How Can You Identify a Salt?
How Can You Identify a Salt?2020-09-21(471)
In straightforward thinking, salt is something that we use in everyday life mostly for cooking or flavoring food, right? However, how can you identify salt in chemistry?
As Koyuncu Salt, Turkey’s leading salt exporter, we will explain important topics such as; how can you identify a salt? What is the easiest way to identify salt in salt analysis? And how do you do a simple salt analysis? Let’s begin.
To answer the question of “how can you identify a salt?” you need to understand what salt refers to in chemistry. In chemistry, salt is a chemical compound produced by the reaction of an acid with a base. Salt consists of two oppositely charged ions; the positive ion (cation) of a base and the negative ion (anion) of an acid.
The chemical reaction that produces salt is called neutralization which is between the acid and the base. Commonly, salt also refers to table salt which consists of sodium and chloride (NaCI.) Usually, salt consists of positive ions from a metal (Na1+) and negative ions from a non-metal (CI1-).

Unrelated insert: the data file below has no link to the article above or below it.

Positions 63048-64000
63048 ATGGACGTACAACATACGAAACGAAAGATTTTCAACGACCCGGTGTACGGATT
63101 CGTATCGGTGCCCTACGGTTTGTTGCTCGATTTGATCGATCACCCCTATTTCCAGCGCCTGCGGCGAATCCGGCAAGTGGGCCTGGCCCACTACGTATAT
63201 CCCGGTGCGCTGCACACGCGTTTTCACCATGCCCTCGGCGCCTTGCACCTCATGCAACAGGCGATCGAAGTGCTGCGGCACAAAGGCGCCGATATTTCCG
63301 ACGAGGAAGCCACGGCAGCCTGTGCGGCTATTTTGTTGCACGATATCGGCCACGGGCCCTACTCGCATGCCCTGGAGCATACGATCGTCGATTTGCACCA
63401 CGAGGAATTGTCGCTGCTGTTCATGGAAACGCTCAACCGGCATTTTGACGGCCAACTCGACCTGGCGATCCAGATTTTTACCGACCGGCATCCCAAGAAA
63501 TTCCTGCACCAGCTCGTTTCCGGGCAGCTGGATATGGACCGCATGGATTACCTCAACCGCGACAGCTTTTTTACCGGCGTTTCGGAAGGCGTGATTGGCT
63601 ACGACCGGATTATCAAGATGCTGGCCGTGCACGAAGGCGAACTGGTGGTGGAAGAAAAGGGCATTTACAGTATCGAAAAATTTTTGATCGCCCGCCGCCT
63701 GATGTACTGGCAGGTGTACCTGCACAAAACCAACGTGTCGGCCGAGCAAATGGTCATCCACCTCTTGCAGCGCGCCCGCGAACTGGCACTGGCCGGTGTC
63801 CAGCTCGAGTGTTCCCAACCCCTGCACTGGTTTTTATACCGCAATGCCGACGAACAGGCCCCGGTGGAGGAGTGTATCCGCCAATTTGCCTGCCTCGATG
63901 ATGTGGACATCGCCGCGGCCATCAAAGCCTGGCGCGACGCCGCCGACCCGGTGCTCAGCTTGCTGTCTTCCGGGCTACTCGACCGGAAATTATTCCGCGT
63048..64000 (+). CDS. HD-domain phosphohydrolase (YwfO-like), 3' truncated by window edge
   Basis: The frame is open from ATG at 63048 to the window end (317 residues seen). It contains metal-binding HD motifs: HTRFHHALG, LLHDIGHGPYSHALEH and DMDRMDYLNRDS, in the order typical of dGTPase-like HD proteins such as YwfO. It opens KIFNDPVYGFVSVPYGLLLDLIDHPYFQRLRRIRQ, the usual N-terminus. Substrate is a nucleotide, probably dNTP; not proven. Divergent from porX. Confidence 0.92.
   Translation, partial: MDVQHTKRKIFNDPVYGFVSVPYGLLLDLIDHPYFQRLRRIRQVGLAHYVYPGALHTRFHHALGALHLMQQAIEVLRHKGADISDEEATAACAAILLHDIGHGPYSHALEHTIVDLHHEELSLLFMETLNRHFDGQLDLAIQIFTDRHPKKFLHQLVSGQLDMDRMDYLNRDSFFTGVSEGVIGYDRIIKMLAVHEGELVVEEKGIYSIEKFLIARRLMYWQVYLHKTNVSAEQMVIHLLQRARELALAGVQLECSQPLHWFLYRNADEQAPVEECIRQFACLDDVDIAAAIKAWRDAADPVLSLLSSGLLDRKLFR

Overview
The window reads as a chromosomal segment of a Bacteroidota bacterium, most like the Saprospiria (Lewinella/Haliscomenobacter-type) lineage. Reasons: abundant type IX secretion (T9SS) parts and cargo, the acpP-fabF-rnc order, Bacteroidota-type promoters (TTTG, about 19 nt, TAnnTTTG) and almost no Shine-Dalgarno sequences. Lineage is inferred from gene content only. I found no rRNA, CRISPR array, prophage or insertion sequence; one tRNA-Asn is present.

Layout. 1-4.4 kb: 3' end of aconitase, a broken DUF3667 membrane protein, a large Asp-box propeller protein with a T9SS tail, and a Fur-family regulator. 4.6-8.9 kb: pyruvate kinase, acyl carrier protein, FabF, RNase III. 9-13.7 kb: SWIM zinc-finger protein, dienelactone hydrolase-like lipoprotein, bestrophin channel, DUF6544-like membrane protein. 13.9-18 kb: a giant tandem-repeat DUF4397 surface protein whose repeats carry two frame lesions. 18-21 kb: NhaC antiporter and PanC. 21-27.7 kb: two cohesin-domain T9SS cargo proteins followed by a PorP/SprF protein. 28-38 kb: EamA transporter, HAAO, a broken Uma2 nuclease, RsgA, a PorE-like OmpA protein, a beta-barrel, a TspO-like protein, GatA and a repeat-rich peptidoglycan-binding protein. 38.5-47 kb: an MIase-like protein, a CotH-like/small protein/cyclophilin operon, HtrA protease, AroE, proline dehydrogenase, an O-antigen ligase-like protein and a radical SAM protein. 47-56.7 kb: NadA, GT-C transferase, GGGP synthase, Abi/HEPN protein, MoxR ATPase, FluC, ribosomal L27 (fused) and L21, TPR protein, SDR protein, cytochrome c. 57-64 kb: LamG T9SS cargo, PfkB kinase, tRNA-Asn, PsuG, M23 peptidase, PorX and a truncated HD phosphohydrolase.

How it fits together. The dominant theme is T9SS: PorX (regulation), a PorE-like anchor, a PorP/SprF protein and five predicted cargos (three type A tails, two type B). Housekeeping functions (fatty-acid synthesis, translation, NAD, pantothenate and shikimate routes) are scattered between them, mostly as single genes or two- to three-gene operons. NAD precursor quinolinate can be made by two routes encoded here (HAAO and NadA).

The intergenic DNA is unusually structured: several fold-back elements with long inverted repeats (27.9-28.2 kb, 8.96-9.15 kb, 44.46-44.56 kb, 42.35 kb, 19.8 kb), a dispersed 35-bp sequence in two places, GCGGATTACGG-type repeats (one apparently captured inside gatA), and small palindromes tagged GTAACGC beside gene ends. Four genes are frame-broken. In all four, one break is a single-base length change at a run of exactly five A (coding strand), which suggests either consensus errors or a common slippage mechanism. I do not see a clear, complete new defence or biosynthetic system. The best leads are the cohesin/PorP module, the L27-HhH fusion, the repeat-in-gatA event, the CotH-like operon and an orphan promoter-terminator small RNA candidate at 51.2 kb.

You need to understand how ions are formed in the first place to understand how salt is bonded together. There are two ways ions form.
Positive ion: When an atom loses an electron, it becomes a cation. Losing a negatively charged electron, the atom becomes positive.
Negative ion: An atom can gain an electron to become an anion as well which is because of the octet rule as chemists usually put it. It means that an atom can obtain stability by eight valences, or outer, electrons. Losing or gaining electrons to form an ion is a way of achieving this.
So, when metal sodium meets gaseous chloride, they both form ions, and a reaction takes place. As a result, sodium gains a positive charge, and the two oppositely charged ions bond together.
One can answer the question of “how can you identify salt?” by conducting a salt analysis. However, we will discuss the topics of salt analysis and “how do you do a simple salt analysis?” later in the article. For now, let us go through the properties of salt which makes salt “salt” in the first place.